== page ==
Major Themes and Symbols in The Scarlet Letter
Nathaniel Hawthorne uses unique examples for literary devices (symbolism, allusions, flashback, motif, etc.) but one extremely unique literary device Hawthorne uses is called the "multiple choice" technique. Terry Dibble explains that with this Hawthorne "casts doubt on his own story and suggests that an incident may have happened in quite a different way if at all." (The Scarlet Letter Notes pages 84-85) "The reader is therefore left to decide what is literally true. An appreciation of the literary value of the work can deepen the reader's understanding of the message."
Symbolism is a very important device in the Scarlet Letter written by Nathaniel Hawthorne. According to Henry James, the famous American novelist, he believes the symbolism is overdone in the novel, though he does think that The Scarlet Letter was "In fact...a literary event of the first importance. The book was the finest piece of imaginative writing yet put forth in the country.
There was a consciousness of this in the welcome given it - a satisfaction in the idea of America having produced a novel that belonged to literature, and to the forefront of it" (Hawthorne by Henry James- chapter 5). Throughout the book, Hawthorne used various kinds of symbolism. The symbols play very important factors that are used throughout the story. Hawthorne uses three scaffold scenes that are at the beginning, middle, and the end of the story the scaffold scenes are the most significant situations in the story because they unify The Scarlet Letter in two influential ways.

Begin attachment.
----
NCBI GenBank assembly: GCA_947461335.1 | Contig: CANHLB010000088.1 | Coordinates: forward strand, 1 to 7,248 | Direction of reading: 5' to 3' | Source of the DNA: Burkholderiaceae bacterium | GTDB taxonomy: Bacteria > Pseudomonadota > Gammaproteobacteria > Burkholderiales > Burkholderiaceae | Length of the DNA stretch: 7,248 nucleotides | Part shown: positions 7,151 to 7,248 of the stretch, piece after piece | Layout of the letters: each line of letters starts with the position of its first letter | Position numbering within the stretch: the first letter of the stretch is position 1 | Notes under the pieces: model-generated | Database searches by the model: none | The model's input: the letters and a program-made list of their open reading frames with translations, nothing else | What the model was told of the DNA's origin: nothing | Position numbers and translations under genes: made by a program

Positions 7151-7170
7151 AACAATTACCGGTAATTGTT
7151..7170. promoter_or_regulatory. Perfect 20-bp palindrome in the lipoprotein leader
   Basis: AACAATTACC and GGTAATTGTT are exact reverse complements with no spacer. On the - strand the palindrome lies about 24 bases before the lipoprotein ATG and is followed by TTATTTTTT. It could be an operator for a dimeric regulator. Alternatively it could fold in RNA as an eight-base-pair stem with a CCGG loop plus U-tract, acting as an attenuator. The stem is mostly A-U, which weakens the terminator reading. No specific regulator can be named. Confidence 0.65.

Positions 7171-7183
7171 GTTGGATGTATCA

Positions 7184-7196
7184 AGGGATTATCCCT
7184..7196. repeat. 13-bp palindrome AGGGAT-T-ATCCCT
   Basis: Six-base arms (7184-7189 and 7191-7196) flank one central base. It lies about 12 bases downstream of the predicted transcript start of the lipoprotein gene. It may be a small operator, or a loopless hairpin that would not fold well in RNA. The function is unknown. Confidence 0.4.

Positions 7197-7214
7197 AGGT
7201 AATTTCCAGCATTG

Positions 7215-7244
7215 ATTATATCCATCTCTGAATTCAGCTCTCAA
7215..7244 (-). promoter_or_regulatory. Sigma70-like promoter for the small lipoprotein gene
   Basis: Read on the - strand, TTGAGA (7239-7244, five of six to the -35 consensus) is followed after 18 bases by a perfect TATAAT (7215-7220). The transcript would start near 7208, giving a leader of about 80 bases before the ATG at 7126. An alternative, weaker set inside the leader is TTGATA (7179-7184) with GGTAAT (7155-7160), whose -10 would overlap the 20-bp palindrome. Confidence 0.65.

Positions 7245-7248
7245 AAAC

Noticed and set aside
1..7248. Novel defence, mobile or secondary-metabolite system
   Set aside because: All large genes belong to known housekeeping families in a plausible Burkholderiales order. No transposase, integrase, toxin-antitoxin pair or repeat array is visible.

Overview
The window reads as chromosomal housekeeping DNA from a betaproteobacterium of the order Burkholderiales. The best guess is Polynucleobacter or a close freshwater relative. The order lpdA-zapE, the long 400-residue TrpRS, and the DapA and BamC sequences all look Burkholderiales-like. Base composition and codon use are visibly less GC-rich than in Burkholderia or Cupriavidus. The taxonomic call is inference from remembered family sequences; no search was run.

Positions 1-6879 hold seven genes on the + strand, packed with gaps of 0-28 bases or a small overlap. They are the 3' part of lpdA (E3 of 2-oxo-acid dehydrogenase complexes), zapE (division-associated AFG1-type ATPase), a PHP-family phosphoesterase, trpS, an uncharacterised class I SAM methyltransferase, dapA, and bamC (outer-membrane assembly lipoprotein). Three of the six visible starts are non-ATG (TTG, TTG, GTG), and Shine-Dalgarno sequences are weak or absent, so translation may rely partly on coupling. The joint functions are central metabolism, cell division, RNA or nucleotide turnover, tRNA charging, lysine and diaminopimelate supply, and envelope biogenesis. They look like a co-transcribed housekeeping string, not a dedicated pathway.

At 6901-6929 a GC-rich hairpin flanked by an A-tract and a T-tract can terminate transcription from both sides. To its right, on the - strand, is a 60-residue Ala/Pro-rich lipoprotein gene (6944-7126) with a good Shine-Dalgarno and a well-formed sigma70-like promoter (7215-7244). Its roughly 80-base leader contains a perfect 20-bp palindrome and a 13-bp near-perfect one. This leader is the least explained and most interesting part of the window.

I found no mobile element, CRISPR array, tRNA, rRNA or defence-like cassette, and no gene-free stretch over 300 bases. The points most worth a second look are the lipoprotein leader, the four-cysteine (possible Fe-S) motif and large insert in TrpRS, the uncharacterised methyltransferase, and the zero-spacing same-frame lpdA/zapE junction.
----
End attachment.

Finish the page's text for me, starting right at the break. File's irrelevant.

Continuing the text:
First of all, every scaffold scene reunites the main characters of the novel. In the first scene, everyone in the town is gathered in the market place because Hester is being questioned about the identity of the father of...